Part-time workers in Europe

In the last decade, part-time employment as a percentage of total employment has increased in most industrialized countries (O’Reilly and Fagan, 1998). In 1992, 14.2% of the total EU working population defined themselves as part-time workers; by 2002, this figure had increased to 18.1%. There are marked differences in part-time employment rates depending on countries, sectors or occupations, as well as individual characteristics such as age or gender.

Minority of EU men (6.6%) work on a part-time basis, this percentage is much higher in the case of women (33.5%) (data in both cases for 2002). The highest presence of part-time workers can be observed in the Netherlands (43.8% of total employment), followed by an intermediate group comprising the United Kingdom (25.0%), Sweden (21.4%), Germany (20.8%) and Denmark (20.6%). The lowest presence of part-time employment can be found in the southern European countries: Portugal (11.3%), Italy (8.6%), Spain (8.0%) and Greece (4.5%). These national differences are caused by a combination of factors including differences in the state of the economy, the labour market, the organisation of childcare, education, and tax and social security systems (O’Reilly and Fagan, 1998).

Interestingly, and from a time dynamic perspective, part-time work has increased in all Member States for both men and women in the time period 1992-2002, with the only exceptions of Greece in the case of men and Denmark and Sweden in the case of women.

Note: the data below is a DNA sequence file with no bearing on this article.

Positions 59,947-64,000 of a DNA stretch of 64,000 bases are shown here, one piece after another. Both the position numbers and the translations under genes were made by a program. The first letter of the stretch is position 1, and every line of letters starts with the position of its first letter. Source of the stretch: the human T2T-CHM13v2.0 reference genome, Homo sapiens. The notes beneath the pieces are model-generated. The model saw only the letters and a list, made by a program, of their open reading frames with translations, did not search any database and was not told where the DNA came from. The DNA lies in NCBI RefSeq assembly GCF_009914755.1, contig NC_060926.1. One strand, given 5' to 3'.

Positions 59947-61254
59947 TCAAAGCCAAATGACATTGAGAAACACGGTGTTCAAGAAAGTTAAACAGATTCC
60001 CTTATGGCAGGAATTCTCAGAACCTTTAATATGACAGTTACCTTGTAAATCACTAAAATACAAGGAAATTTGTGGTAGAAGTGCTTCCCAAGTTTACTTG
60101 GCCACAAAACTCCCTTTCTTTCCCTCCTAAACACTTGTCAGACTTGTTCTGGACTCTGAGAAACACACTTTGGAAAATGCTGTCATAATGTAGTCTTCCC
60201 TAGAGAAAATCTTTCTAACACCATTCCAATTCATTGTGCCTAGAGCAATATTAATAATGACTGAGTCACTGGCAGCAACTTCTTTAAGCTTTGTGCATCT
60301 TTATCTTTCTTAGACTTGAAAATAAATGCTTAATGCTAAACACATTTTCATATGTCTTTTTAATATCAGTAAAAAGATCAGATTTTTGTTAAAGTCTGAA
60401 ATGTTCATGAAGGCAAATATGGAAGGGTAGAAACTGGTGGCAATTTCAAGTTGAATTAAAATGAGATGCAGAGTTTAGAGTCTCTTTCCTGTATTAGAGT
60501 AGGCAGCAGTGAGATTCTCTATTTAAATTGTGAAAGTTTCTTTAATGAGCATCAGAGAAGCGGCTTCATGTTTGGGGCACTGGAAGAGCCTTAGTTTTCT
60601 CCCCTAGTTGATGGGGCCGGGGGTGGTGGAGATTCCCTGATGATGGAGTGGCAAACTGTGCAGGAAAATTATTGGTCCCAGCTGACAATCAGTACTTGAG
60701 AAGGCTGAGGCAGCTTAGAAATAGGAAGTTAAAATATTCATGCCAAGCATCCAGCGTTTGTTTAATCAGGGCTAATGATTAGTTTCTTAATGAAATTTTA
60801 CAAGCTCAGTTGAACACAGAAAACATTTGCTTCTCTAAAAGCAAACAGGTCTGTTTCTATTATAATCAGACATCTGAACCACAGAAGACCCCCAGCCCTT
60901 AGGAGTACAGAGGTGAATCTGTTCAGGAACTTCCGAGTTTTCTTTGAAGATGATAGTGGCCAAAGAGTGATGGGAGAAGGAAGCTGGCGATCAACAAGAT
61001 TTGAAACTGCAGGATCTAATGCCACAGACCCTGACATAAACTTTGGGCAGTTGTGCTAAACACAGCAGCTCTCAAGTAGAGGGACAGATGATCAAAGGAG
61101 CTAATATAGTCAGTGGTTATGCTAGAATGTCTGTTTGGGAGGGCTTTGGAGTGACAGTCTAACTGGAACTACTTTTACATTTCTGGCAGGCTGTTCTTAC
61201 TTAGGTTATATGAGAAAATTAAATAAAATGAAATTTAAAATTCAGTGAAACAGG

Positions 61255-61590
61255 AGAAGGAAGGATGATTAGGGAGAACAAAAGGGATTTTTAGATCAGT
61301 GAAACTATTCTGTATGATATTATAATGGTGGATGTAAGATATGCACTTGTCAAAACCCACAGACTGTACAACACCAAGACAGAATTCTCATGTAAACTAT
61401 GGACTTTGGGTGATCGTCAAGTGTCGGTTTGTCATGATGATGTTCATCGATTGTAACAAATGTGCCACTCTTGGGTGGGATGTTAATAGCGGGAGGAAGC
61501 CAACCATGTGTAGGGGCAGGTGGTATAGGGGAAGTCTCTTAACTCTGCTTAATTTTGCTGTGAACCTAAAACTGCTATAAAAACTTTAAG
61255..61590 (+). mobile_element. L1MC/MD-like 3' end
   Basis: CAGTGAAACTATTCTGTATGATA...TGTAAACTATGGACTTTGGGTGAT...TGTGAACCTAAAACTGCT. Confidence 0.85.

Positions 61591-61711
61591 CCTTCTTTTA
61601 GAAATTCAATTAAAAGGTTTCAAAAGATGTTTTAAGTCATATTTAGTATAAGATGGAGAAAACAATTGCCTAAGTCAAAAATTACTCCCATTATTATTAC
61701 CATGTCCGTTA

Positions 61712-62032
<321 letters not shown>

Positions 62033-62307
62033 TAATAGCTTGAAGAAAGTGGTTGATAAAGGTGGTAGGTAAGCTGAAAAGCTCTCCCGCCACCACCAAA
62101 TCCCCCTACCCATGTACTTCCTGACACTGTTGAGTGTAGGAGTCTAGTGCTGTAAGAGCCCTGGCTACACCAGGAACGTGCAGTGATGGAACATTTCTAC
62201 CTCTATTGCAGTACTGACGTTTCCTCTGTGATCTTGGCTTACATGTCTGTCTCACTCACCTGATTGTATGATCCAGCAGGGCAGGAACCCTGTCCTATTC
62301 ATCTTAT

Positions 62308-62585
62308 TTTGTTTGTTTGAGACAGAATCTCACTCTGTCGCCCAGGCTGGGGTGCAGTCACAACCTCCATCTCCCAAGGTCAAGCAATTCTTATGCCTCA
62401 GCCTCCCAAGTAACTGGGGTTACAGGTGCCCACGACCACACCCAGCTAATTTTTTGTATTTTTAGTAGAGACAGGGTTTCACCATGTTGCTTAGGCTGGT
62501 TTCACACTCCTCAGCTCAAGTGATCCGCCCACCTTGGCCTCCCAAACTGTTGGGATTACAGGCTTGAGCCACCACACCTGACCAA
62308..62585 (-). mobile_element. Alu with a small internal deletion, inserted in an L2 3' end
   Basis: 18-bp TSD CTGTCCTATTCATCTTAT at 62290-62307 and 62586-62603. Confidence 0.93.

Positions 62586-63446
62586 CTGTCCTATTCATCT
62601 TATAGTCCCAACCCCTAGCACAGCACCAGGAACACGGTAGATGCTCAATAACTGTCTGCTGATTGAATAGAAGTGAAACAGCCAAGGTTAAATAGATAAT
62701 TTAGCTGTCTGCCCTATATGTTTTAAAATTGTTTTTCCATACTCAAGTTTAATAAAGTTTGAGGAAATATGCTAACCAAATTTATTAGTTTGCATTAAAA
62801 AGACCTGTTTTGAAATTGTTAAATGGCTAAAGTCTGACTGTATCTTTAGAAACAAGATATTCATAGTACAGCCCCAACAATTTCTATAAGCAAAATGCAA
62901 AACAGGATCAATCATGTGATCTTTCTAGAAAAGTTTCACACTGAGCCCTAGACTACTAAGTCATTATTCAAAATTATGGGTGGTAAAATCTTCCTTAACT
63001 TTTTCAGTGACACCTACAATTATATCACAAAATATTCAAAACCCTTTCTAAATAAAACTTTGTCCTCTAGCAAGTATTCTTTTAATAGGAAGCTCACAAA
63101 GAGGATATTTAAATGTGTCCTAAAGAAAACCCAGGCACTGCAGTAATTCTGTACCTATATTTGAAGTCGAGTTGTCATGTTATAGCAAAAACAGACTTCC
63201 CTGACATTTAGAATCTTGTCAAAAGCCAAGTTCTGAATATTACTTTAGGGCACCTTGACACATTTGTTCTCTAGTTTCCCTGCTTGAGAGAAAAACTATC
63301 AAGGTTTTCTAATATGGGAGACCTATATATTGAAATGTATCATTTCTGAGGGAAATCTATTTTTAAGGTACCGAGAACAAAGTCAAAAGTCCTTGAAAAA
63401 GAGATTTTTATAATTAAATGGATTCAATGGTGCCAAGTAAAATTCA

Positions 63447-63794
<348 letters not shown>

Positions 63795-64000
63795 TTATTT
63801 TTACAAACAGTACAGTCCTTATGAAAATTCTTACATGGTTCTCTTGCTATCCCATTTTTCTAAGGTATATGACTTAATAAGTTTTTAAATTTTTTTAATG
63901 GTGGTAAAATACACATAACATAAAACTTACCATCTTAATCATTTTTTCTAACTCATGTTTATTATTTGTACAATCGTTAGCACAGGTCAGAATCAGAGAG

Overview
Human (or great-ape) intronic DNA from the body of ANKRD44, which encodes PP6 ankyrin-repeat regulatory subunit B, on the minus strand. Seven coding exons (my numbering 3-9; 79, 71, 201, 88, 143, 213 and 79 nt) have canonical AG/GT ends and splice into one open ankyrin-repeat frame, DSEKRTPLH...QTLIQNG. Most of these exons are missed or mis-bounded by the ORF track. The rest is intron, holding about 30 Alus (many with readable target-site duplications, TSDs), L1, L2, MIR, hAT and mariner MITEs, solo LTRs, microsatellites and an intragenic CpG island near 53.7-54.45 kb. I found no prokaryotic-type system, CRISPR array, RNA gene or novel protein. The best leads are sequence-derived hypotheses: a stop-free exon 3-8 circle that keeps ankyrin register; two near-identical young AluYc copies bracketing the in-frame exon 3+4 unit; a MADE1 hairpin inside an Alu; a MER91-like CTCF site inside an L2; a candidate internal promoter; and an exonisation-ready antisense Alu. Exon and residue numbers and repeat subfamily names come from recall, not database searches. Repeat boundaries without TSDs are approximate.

The countries with the lowest differences between male and female part-time workers are the Nordic countries of Finland, Denmark, Sweden, as well as the Netherlands. In these countries, the rate of female part-time employment is, at most, three times the male part-time rate. As stated above, Denmark and Sweden are the only countries in the EU where the female part-time presence dropped between 1992 and 2002. Spain, Germany, Austria and Luxembourg show the largest differences between male and female part-time rates. In these countries, female part-time rates are seven or more times higher than those for men.


2 thoughts on “Part-time workers in Europe

  1. It is true that The Netherlands are known for their high parttime work rate. In the Netherlands women are satisfied working part-time, because relatively high-skilled work can be done part-time and full-time work is not a financial necessity. Parttime jobs are also very popular among the students because this way they can study and work at the same time. Almost all students in holland have a parttime job for example at restaurants or call centers.

  2. In my opinion, part-time job is quite good solution for young people and for women. For young people it is very good, because they can combine their studies and work. They can get some money for living student life and in the same time get some experience, which can be very useful in the future for looking full-time job. But in case of women, part- time job is good for those, whose want to spend more time with their children and at home. In that way they can get some money, feel that they are evaluated in the labour market and spend some more time together with their families. However, in this case family have to be secured to be able to afford for one parent to work part- time job.


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